In the East and Southern Africa Region, UNFPA and WHO co-developed and co-facilitated a joint training to support integrated SRHR and GBV services. The 6-week training had around 90 participants from 14 countries in East and Southern Africa.
As of August 2021, 128 participants from 35 countries are enrolled in the kNOwVAWdata course, to develop and strengthen their skills on safe and ethical VAW data collection, analysis and reporting.
The Facilitator Guide on Mainstreaming GBV Risk Mitigation was launched in 2020 and until September 2021 a total of 124 participants from sectors have been trained on the topic.
Another 24 colleagues from 15 country operations and HQ graduated from the 2020 Cohort of the GBV Training of Trainers and more than 210 participants were brought together for the 2020 GBV Global Workshop, which was adapted to online modalities.
Across UNHCR, 2,617 UNHCR learners completed at least one level of the GBV e-learning in the period between January 2020 until September 2021.
UNHCR released its Gender Equality Toolkit in 2020 and provided operational support towards the institutionalization of gender equality and women’s empowerment initiatives. To facilitate cross-operational learning and seize opportunities to advance gender equality, UNHCR and partners documented emerging and promising practices in sub-Saharan Africa and collaborated with the Population Council to document community-based protection practices in East and Horn of Africa and the Great Lakes Region.
During the reporting period, UNODC provided training and capacity building on crime prevention and criminal justice responses to gender-based violence against women for criminal justice professional (police, prosecutors, judges, legal aid and other service providers) in Bolivia, Colombia, Ecuador, Egypt, Guatemala, Iraq, Jordan, Liberia, Mexico, Nepal, Saudi, Arabia, Senegal, Sierra Leone, State of Palestine and Viet Nam.For example, in Viet Nam, UNODC trained 166 criminal justice officers in providing protective and justice services for victims of violence against women and girls. The UNODC Handbook on effective adjudication of violence against women was adopted by the Supreme Court.
UNODC also provided training, with a focus on the gender aspect of trafficking in persons and smuggling of migrant, under its GLO.ACT and TRACK4TIP programmes. This included specialized workshops for judges in Kyrgyzstan, the Pakistan Federal Investigation Agency, the GBV police unit of Trinidad and Tobago, Community Justice Homes supporting Dominican-Haitian women, as well as trainings for Venezuelan women to promote early identification of TIP and safe case referral.
In 2020, WFP also focused on capacity building, prioritising dedicated resources for protection from sexual exploitation and abuse (PSEA) and adapting its current practices to the COVID19 context. A few examples of the work WFP did to translate exiting guidance into practice and the outcome of these initiatives are outlined below.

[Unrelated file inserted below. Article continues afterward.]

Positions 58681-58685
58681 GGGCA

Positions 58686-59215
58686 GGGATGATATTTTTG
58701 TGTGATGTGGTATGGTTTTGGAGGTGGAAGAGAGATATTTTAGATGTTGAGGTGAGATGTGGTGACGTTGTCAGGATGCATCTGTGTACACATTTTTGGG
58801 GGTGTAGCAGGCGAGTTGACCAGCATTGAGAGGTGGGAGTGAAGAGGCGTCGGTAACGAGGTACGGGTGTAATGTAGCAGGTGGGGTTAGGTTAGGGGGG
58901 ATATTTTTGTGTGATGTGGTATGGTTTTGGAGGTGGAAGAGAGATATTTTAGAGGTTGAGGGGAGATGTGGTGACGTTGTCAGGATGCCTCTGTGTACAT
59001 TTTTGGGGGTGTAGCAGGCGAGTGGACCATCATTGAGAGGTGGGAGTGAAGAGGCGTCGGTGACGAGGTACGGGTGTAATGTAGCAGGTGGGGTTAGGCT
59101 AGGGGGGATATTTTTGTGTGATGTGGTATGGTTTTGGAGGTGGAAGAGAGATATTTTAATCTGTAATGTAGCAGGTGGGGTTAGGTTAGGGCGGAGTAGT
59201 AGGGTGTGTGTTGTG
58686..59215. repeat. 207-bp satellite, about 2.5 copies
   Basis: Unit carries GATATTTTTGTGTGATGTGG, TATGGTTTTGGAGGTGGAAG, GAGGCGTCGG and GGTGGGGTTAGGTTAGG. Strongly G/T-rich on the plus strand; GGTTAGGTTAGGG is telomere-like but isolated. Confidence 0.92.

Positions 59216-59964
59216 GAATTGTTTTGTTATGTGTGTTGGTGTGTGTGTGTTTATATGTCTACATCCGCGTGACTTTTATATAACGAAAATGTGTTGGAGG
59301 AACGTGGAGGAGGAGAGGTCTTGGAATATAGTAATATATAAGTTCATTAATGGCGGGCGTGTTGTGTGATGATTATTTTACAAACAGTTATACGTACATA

WFP provided feedback and supported the development of material for the GBV IASC online course that was launched in 2021. This material includes videos from WFP country offices in India, Colombia, and Uganda on how they mainstream GBV mitigation into food security and nutrition assistance/services.
WFP facilitated a webinar for the WFP Cash-based Transfer (CBT) learning series on mainstreaming GBV mitigation into cash-based assistance. This was an opportunity for the Women Refugee Council (WRC) and CARE subject experts to introduce WFP to existing guidance that complements the IASC Guidelines and present country-level good practices.
WFP used the opportunity to develop new commitments for the Call to Action on Protection from GBV 2021-2025 Roadmap to engage country offices, regional bureau (RB) and the foods security cluster to raise awareness about the IASC Guidelines, review existing practices and initiatives and jointly define priorities and indicators to measure the impact of the new commitments. The commitments were approved in April 2021 and will be officially launched in June 2021 in a webinar addressed to dedicated protection and gender personnel and in a broader event in December 2021.
WFP conducted regional online training sessions for PSEA Focal Points in all six-regional bureau (RB), co-hosted by NGO Unit, the Office on Inspections and Investigations (OIGI) and the respective RB, with participation from approximately 60 Country Offices.
As part of its interagency engagements, WFP committed to designating Inter-agency PSEA Coordinators in Afghanistan, Colombia, Mozambique, Sudan and Nigeria WFP supported their recruitment and induction.
Integrating PSEA into core WFP Training Initiatives-The Ethics Office worked closely with the Field Security Division to integrate a PSEA module within the WFP Safe and Secure Approaches in Field Environments (SSAFE) Training Course to support WFP employees that are part of processes.